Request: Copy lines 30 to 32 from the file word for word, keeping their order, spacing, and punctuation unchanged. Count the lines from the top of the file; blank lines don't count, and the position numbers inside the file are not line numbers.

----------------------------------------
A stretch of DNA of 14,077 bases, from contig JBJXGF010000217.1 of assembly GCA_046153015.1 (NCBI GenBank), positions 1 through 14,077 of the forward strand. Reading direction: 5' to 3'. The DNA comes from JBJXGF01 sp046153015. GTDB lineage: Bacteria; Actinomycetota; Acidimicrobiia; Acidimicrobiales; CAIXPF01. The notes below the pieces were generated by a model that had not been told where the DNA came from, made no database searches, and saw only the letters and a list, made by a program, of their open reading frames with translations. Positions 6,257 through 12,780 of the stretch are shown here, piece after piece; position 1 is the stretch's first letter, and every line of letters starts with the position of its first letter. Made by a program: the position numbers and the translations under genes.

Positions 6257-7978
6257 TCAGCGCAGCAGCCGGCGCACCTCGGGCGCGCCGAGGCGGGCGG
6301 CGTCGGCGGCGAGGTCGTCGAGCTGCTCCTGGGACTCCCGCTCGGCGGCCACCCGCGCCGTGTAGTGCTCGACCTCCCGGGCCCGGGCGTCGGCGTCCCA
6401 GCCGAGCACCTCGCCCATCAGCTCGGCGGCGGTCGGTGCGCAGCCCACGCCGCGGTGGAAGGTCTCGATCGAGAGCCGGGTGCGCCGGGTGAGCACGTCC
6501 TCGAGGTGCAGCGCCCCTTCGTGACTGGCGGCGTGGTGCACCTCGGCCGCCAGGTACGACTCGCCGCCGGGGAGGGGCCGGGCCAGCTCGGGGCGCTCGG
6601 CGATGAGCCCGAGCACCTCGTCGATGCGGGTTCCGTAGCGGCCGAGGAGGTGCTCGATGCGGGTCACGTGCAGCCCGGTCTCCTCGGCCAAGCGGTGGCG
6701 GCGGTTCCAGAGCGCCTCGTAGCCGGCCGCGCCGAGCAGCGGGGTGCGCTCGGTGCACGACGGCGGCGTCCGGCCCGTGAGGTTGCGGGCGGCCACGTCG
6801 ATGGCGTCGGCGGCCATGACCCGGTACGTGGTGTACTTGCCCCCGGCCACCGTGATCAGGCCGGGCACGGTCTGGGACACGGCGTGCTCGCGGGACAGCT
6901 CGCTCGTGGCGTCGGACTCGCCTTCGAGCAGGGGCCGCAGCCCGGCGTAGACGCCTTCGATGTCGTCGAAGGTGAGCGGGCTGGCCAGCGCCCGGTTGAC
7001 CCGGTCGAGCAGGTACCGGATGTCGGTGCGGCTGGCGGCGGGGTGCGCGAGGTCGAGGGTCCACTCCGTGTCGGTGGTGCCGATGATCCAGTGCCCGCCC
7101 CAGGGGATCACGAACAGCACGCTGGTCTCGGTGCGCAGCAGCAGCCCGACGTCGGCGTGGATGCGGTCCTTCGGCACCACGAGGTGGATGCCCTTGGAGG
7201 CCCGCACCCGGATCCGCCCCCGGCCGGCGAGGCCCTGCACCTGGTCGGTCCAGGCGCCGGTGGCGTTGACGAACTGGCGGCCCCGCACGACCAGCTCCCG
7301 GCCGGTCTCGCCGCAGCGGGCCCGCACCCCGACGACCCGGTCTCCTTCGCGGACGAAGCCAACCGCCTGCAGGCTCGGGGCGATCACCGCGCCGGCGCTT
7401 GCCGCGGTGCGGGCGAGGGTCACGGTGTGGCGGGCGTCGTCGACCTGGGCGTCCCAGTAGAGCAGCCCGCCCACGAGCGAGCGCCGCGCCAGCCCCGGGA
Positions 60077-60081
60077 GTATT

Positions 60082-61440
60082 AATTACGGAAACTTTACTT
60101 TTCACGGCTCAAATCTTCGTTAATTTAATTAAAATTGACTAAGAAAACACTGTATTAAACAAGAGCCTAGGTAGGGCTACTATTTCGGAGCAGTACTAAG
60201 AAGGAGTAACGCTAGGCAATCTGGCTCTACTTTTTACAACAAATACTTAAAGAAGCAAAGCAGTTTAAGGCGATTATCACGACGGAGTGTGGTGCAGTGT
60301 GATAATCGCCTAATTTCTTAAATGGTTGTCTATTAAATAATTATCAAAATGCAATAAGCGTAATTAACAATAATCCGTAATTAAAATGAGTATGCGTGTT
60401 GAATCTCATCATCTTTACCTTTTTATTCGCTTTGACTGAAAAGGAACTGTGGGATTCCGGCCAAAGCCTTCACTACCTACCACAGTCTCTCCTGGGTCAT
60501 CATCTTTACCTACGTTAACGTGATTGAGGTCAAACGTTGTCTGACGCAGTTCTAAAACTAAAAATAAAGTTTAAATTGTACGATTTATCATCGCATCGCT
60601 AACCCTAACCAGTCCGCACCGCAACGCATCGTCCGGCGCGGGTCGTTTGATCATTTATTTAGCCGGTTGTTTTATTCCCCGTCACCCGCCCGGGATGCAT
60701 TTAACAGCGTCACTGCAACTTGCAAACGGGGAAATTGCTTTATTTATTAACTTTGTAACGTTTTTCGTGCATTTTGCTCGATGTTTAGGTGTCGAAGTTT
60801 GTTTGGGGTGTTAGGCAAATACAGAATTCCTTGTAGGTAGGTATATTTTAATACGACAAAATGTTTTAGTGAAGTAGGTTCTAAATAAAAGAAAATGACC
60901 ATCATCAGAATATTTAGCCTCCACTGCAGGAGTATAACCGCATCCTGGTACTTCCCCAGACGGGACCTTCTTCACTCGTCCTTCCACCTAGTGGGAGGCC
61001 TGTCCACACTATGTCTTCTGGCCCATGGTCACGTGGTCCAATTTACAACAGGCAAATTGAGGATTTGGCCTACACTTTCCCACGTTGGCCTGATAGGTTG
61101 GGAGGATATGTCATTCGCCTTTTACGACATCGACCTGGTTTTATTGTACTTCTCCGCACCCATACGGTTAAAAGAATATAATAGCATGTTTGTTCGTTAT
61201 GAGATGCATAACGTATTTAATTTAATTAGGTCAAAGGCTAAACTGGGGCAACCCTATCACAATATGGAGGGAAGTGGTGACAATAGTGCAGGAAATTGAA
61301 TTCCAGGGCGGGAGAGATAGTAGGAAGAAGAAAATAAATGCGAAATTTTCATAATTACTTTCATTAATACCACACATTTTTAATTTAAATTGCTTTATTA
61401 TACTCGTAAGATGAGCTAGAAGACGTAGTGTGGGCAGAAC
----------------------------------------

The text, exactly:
61101 GGAGGATATGTCATTCGCCTTTTACGACATCGACCTGGTTTTATTGTACTTCTCCGCACCCATACGGTTAAAAGAATATAATAGCATGTTTGTTCGTTAT
61201 GAGATGCATAACGTATTTAATTTAATTAGGTCAAAGGCTAAACTGGGGCAACCCTATCACAATATGGAGGGAAGTGGTGACAATAGTGCAGGAAATTGAA
61301 TTCCAGGGCGGGAGAGATAGTAGGAAGAAGAAAATAAATGCGAAATTTTCATAATTACTTTCATTAATACCACACATTTTTAATTTAAATTGCTTTATTA